Inspired by this post — and my Sunday morning need to write something anyway — I thought I might play the iTunes game too. So:
Number of Songs: 5,342
Number of Albums: 571
Most Recently Played Song: “The Funeral,” Band Of Horses
Most Played Song: “Nebraska,” Bruce Springsteen
Most Recently Added Album: Fear Of A Black Planet, Public Enemy
First Song Alphabetically: “A-Punk,” Vampire Weekend
Last Song Alphabetically: “Zoo Station,” U2
Smallest Song Numerically: “1/2 Full,” Pearl Jam
Largest Song Numerically: “1,000,000,” R.E.M.
Shortest Song: “Good Intentions,” My Morning Jacket
Longest Song: “45:33,” LCD Soundsystem
First Album Alphabetically: Abode Of The Dead, Black Cobra
Last Album Alphabetically: Z, My Morning Jacket
First Band Alphabetically: Against Me
Last Band Alphabetically: Yo La Tengo
First Ten Songs That Pop Up On Shuffle:
“Territorial Pissings (Live From The Reading Festival),” Nirvana
“Selfless, Cold And Composed,” Ben Folds Five
“The Rain Song,” Led Zeppelin
“Fade To Black,” Metallica
“Rattled,” Traveling Wilburys
“Love U Til I Don’t,” The Wildhearts
“Peel Out,” Meat Loaf
“Wastin’ My Time,” Eagles Of Death Metal
“Frank’s Wild Years,” Tom Waits
Since there’s no new “30 Rock” this week, I hope this scene, featuring one of Alec Baldwin’s greatest screen performances, satiates everyone’s Jack Donaghy fix.
(NSFW, by the way. It’s strange to remember just how cheesy Alec Baldwin was at one point, a point not all that long ago.)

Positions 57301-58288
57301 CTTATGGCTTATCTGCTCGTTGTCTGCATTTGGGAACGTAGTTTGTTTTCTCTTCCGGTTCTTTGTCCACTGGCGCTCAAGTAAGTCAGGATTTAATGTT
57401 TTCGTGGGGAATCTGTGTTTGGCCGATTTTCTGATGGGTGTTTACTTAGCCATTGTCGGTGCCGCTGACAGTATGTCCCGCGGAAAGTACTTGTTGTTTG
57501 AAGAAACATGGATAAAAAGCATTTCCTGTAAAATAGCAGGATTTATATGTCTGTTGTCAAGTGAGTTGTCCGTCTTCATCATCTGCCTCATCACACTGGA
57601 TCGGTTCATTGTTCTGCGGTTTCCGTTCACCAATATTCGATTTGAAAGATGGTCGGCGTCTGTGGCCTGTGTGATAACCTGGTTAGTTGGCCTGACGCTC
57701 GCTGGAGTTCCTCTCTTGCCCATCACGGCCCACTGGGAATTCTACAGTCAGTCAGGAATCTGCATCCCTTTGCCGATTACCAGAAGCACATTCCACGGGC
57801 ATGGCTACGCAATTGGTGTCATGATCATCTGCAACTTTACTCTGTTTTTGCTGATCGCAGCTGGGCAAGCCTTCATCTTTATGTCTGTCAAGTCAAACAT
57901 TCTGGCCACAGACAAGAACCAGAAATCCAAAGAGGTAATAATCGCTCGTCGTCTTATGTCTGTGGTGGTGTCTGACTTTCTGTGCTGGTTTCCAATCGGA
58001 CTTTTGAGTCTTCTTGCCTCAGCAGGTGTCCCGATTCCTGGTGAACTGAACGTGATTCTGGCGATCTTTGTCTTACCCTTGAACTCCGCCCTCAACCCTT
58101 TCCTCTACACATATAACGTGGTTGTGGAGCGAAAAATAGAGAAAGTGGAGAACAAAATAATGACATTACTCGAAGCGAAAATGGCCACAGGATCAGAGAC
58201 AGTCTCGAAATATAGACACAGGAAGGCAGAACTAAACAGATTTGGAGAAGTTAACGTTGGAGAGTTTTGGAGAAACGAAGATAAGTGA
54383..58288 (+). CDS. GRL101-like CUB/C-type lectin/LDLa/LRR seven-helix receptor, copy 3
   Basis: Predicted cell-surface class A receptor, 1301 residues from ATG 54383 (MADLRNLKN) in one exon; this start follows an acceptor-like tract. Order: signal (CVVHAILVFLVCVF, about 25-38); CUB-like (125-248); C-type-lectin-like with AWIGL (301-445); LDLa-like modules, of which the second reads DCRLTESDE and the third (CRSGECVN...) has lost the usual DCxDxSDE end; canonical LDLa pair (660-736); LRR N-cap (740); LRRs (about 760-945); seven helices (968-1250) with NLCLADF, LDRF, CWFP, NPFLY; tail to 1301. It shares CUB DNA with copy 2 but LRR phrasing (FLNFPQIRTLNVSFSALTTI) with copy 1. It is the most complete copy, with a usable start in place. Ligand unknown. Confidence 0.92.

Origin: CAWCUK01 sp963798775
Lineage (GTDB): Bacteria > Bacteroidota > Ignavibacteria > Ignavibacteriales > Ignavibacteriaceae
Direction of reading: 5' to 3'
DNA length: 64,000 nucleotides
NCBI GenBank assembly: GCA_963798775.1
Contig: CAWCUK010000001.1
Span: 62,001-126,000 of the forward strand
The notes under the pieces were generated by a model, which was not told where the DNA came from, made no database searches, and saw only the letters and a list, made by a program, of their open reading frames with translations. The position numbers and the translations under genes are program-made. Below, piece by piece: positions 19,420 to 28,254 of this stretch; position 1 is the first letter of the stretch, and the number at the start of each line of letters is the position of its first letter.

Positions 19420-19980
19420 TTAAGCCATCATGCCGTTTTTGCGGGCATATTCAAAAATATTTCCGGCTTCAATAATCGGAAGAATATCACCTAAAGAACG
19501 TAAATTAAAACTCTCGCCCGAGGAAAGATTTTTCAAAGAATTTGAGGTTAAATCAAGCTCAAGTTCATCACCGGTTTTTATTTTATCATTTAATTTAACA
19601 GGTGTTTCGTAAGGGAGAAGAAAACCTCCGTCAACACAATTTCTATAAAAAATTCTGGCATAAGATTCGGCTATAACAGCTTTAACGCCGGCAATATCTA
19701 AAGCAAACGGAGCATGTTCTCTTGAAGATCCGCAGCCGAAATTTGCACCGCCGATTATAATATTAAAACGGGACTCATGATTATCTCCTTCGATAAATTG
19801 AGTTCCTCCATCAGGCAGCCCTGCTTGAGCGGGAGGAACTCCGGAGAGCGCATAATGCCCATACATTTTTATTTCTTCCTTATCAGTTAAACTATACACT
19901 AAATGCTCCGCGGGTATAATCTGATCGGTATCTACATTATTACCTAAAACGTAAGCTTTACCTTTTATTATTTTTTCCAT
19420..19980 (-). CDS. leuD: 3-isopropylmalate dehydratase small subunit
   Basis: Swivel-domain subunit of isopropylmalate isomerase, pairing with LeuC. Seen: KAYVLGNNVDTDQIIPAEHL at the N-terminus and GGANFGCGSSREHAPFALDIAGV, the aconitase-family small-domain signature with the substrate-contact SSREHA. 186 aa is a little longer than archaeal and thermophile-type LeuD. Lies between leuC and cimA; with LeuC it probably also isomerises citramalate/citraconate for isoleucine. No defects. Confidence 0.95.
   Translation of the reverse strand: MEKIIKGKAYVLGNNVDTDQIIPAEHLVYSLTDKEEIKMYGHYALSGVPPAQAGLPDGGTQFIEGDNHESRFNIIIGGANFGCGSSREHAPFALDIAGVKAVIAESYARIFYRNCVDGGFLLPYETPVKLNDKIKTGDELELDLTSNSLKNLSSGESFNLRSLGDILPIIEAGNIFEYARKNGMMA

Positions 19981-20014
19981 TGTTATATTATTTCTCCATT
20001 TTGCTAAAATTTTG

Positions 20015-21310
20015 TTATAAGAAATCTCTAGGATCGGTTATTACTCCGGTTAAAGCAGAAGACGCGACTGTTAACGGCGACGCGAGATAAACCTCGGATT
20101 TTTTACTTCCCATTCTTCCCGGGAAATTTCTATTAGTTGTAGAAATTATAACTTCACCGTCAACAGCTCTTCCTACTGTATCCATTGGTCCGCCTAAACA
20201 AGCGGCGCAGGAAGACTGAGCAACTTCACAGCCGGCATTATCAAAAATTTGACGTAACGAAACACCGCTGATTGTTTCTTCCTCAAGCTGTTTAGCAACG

Thought: A-Rod might have been turned orange by the Sheinhardt Wig Company.
Bat Out Of Hell wasn’t just a stupid joke, but it did have a sense of humor, as writer Jim Steinman kept insisting to interviewers throughout 1978: “It’s essentially sarcastic.”
If that sarcasm were meant to explain the LP’s overkill, Bat Out of Hell would be a little less weird and a lot less interesting, but the jokes in Bat are just one more ingredient in the smorgasbord. Tellingly, however, what Steinman calls sarcasm never seems to function as a knowing wink — it’s more like the defense mechanism of a kid eager to sound worldlier than he really is, someone who’s simultaneously desperate for and terrified of the sex he’s heard about but hasn’t yet experienced. It’s no accident that, in Bat, making out in your car is more gross and painful and tragic than being mangled while crashing it (or that both events seem to go on forever once they start, which they never do, because it all only ever happens in your head).” —My friend Tim is on an Experience Music Project panel this April about albums that influenced people’s thoughts on love and sex. His is about George Michael’s “Father Figure” (!!!!), but I’m more drawn to Tim Quirk’s irresistible explanation for my high school obsession with “Bat Out Of Hell.” Boy, does that explain a lot.